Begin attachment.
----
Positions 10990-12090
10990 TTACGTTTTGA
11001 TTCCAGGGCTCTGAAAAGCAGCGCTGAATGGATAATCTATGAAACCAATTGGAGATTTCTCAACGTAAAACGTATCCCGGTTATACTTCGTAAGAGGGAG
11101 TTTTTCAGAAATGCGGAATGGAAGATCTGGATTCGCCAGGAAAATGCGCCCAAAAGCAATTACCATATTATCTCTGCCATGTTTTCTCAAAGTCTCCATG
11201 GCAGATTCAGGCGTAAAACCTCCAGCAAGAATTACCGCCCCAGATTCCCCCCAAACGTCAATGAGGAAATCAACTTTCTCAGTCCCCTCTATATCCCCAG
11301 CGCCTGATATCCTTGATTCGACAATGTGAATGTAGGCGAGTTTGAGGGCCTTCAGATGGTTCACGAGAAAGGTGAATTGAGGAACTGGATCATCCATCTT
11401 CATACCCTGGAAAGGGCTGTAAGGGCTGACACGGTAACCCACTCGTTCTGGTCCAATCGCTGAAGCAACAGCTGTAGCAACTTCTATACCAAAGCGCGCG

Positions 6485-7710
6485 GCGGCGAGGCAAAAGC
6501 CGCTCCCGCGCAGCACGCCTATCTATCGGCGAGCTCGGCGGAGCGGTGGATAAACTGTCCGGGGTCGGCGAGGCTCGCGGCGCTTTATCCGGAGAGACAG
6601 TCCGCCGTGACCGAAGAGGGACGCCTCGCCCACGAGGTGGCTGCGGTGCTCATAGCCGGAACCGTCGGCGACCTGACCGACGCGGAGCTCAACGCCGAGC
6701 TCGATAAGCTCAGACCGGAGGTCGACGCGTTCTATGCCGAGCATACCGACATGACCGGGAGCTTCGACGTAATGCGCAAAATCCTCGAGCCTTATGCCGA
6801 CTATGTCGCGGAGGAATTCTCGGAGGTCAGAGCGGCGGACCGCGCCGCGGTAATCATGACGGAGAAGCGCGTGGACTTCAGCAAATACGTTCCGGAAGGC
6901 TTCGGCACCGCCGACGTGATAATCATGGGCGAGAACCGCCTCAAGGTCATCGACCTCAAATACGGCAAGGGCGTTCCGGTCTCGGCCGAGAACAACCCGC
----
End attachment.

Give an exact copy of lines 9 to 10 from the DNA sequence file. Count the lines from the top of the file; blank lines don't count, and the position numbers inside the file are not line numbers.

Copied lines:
6485 GCGGCGAGGCAAAAGC
6501 CGCTCCCGCGCAGCACGCCTATCTATCGGCGAGCTCGGCGGAGCGGTGGATAAACTGTCCGGGGTCGGCGAGGCTCGCGGCGCTTTATCCGGAGAGACAG